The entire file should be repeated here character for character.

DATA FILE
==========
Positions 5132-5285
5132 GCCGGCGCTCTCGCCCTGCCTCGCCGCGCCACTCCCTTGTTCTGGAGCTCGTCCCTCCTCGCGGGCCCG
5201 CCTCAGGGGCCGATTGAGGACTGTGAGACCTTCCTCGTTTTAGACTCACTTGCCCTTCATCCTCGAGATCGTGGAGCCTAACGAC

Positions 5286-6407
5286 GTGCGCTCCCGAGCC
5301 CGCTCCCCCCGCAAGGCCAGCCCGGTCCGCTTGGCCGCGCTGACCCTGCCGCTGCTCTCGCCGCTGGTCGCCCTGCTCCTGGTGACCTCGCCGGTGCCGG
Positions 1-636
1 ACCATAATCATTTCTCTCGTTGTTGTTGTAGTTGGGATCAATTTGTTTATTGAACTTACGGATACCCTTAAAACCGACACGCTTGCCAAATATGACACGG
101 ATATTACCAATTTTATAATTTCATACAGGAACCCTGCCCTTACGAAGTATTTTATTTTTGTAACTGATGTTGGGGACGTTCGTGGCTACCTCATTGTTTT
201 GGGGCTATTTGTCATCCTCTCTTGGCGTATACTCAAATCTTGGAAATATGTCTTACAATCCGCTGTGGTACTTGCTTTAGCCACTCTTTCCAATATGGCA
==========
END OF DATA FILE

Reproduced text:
Positions 5132-5285
5132 GCCGGCGCTCTCGCCCTGCCTCGCCGCGCCACTCCCTTGTTCTGGAGCTCGTCCCTCCTCGCGGGCCCG
5201 CCTCAGGGGCCGATTGAGGACTGTGAGACCTTCCTCGTTTTAGACTCACTTGCCCTTCATCCTCGAGATCGTGGAGCCTAACGAC

Positions 5286-6407
5286 GTGCGCTCCCGAGCC
5301 CGCTCCCCCCGCAAGGCCAGCCCGGTCCGCTTGGCCGCGCTGACCCTGCCGCTGCTCTCGCCGCTGGTCGCCCTGCTCCTGGTGACCTCGCCGGTGCCGG
Positions 1-636
1 ACCATAATCATTTCTCTCGTTGTTGTTGTAGTTGGGATCAATTTGTTTATTGAACTTACGGATACCCTTAAAACCGACACGCTTGCCAAATATGACACGG
101 ATATTACCAATTTTATAATTTCATACAGGAACCCTGCCCTTACGAAGTATTTTATTTTTGTAACTGATGTTGGGGACGTTCGTGGCTACCTCATTGTTTT
201 GGGGCTATTTGTCATCCTCTCTTGGCGTATACTCAAATCTTGGAAATATGTCTTACAATCCGCTGTGGTACTTGCTTTAGCCACTCTTTCCAATATGGCA